This paper aims to shed light on the influence that metaphors of war as used in Pauline writings had on early English literature. The particular metaphorical exploitation of the semantic field of war fell on fertile ground in English contexts. For instance, the motifs of genuine English heroic poetry lent themselves well to be a canvas for a ‘religious turn’ in metaphor interpretation. To illustrate this process, selected examples from Old to Present-Day English are discussed from a cognitive linguistics perspective. The findings suggest that the forging of an English poetry tradition was accompanied by a continually recontextualising use of war metaphors. Finally, the analysis of the text samples is embedded into a model of general metaphor incorporation in literature.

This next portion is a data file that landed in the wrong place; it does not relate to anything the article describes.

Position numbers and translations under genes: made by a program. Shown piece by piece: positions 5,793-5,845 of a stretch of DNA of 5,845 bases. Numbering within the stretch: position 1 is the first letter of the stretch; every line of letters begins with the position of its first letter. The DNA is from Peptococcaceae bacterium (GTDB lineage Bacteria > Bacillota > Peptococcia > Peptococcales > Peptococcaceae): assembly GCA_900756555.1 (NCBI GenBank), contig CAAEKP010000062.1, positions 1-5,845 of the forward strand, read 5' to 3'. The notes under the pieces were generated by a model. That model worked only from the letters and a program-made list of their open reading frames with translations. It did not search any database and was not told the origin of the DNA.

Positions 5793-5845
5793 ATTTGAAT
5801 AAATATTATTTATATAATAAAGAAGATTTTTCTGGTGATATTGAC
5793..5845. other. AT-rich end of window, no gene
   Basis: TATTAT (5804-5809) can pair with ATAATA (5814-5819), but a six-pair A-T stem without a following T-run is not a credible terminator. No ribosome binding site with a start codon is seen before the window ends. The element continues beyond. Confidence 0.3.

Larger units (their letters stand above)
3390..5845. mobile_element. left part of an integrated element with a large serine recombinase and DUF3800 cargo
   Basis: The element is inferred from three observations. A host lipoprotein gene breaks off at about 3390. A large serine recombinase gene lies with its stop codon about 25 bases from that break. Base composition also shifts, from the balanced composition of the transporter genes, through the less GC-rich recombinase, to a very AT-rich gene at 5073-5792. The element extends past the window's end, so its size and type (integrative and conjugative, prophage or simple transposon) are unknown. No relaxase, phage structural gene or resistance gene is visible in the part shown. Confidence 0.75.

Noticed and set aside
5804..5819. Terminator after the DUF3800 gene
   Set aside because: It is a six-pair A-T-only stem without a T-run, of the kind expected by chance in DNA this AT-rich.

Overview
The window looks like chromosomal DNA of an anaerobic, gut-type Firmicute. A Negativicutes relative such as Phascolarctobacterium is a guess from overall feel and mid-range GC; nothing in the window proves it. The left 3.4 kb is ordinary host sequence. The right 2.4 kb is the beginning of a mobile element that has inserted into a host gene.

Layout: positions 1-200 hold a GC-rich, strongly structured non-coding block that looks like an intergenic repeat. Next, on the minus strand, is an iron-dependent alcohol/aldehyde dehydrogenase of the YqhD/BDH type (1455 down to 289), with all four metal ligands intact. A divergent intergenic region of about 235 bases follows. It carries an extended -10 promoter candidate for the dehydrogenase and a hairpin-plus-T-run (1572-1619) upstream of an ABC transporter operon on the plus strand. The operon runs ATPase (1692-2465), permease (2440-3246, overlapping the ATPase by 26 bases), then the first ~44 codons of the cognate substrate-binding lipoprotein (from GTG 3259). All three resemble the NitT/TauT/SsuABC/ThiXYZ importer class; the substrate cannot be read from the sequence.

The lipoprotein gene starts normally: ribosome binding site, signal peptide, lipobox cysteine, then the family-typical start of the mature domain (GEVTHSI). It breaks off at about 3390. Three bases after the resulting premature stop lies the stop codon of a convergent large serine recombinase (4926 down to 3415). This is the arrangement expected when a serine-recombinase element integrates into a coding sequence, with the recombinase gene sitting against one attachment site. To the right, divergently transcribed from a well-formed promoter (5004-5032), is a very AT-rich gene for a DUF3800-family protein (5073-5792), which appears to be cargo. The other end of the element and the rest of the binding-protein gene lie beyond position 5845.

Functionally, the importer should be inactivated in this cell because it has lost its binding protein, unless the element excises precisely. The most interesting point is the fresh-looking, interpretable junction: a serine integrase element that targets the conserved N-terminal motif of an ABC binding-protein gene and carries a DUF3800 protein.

© 2015 by Walter de Gruyter Berlin/Boston